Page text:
A New Look at MIMO Capacity in the Millimeter Wave

A New Look at MIMO Capacity
in the Millimeter Wave

Sayed Amir Hoseini12, Ming Ding2 and Mahbub Hassan12
1School of Computer Science and Engineering, University of New South Wales, Sydney, Australia
2Data61, CSIRO, Sydney, Australia
Email: s.a.hoseini@unsw.edu.au, Ming.Ding@data61.csiro.au, mahbub.hassan@unsw.edu.au

In this paper, we present a new theoretical discovery that the multiple-input and multiple-output (MIMO) capacity can be influenced by atmosphere molecules. In more detail, some common atmosphere molecules, such as Oxygen and water, can absorb and re-radiate energy in their natural resonance frequencies, such as 60 GHz, 120 GHz and 180 GHz, which belong to the millimeter wave (mmWave) spectrum. Such phenomenon can provide equivalent non-line-of-sight (NLoS) paths in an environment that lacks scatterers, and thus greatly improve the spatial multiplexing and diversity of a MIMO system. This kind of performance improvement is particularly useful for most mmWave communications that heavily rely on line-of-sight (LoS) transmissions. To sum up, our study concludes that since the molecular re-radiation happens at certain mmWave frequency bands, the MIMO capacity becomes highly frequency selective and enjoys a considerable boosting at those mmWave frequency bands. The impact of our new discovery is significant, which fundamentally changes our understanding on the relationship between the MIMO capacity and the frequency spectrum. In particular, our results predict that several mmWave bands can serve as valuable spectrum windows for high-efficiency MIMO communications, which in turn may shift the paradigm of research, standardization, and implementation in the field of mmWave communications.



I Introduction

In the near future, the 5th-generation (5G) system is expected to deliver a massive increase in channel capacity and data rates. To achieve this, two key technologies have attracted lots of attention recently. The first one is the use of very high frequency spectrum in the range of 30 GHz to 300 GHz, which is also known as the millimeter wave (mmWave) spectrum. The second one is the massive multiple-input multiple-output (MIMO) technology, which advocates the use of a large number of antennas in wireless communications. The above two technologies are compatible with each other. In more detail, a short wavelength in mmWave helps to minimize the inter-element spacing of a MIMO system. As a result, a great number of antennas can be equipped on mobile devices, which is not practical for the current wireless systems that usually work in the sub-6GHz spectrum.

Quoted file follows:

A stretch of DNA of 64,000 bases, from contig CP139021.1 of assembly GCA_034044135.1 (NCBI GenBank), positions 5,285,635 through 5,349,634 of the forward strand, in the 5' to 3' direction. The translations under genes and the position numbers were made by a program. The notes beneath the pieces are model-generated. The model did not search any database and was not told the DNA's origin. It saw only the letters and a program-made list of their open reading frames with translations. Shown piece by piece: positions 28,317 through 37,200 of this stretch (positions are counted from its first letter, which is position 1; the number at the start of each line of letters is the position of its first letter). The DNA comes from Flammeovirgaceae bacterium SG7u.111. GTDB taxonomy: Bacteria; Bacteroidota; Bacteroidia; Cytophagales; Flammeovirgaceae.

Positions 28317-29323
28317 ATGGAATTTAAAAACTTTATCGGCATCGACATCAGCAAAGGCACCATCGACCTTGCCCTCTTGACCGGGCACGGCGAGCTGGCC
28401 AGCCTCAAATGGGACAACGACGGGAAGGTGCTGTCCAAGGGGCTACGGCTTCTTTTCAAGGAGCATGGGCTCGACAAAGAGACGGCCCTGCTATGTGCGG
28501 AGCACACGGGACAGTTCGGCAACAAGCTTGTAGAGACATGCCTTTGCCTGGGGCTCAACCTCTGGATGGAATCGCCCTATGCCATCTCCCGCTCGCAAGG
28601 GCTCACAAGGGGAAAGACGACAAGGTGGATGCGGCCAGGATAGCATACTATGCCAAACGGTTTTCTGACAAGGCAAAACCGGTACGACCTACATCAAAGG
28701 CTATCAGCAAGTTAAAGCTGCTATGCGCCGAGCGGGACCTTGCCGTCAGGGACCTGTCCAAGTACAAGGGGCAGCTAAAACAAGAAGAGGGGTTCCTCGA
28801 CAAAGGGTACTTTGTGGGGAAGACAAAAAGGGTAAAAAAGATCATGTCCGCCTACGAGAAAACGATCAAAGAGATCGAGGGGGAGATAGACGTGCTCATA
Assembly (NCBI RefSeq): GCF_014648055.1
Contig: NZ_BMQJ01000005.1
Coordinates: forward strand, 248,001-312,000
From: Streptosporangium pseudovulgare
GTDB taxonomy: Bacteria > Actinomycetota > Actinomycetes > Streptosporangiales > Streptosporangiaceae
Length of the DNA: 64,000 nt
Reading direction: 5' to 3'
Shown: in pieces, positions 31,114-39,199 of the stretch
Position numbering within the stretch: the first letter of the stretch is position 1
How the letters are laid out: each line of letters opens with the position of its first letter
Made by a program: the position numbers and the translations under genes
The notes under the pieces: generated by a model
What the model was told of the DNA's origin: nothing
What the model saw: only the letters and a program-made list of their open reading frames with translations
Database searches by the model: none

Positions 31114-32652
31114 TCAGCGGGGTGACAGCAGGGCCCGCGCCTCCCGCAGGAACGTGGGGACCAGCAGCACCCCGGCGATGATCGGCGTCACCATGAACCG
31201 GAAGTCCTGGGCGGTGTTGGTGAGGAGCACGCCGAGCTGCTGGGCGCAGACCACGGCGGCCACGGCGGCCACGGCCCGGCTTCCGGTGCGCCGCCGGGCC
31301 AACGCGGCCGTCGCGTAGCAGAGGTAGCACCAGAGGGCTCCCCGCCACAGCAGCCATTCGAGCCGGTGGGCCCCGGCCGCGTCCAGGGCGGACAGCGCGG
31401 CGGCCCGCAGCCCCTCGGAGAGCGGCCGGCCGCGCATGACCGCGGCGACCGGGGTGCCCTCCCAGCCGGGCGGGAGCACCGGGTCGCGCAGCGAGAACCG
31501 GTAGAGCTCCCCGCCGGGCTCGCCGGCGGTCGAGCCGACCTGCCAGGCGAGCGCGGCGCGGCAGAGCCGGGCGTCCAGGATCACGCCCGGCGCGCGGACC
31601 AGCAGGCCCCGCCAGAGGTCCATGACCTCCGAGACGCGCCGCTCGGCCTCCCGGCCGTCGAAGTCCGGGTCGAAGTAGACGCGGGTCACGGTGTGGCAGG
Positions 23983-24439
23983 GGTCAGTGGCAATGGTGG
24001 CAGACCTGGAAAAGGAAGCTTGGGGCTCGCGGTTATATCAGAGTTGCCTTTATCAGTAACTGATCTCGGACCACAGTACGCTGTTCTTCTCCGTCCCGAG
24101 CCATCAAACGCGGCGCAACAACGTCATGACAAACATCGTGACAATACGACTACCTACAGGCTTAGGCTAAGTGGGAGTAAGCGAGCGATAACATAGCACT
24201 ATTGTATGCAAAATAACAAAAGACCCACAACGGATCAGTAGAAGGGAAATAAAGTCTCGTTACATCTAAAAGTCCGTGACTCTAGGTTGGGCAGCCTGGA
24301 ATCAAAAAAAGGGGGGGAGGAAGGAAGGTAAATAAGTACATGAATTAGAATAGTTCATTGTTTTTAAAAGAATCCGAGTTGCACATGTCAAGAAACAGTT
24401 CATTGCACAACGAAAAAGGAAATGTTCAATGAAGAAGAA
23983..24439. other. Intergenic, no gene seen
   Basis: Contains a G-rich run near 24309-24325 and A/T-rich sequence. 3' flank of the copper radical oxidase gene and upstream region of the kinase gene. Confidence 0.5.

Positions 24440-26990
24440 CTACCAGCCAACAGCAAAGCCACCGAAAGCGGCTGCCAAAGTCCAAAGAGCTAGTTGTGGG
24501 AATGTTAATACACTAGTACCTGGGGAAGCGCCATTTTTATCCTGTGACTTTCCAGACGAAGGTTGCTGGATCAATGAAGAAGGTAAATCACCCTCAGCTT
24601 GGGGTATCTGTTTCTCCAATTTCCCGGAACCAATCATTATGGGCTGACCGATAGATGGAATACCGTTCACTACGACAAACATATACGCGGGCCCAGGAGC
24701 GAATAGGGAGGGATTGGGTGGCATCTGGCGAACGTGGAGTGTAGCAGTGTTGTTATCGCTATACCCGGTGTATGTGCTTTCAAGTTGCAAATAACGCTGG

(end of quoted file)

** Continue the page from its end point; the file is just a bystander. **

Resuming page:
For a given number of transmitter and receiver antennas, the common understanding is that the MIMO capacity is not frequency selective, if the received signal strength is fixed to a certain level. Such conclusion has been validated in the sub-6GHz spectrum, but does this conclusion still hold when we march into the mmWave spectrum in 5G?

Note that the mmWave communication for cellular networks poses its own challenges, such as high free-space path loss, high Doppler shift and blockage [1]. Other than the above factors and according to more fundamental physics theories, another key difference between the existing wireless communication in sub-6GHz frequencies and the future one in mmWave is the reaction of atmosphere molecules, which can absorb signal energy if excited in their natural resonance frequencies. Such natural resonance frequencies are usually in the mmWave spectrum. For example, if we consider normal atmosphere, Oxygen and/or water molecules will play a major role in the molecular absorption, and their natural resonance frequencies are around 60 GHz, 120 GHz and 180 GHz. Interestingly, resonating Oxygen and water molecules not only absorb signal energy causing attenuation, they also re-radiate some of the absorbed energy. This type of molecule-induced re-radiation is often referred to as molecular noise [2, 3], but it is actually highly correlated to the signal waveform due to its re-radiation nature [4], and hence it can be considered as a distorted copy of the signal from a virtual non-line-of-sight (NLoS) path.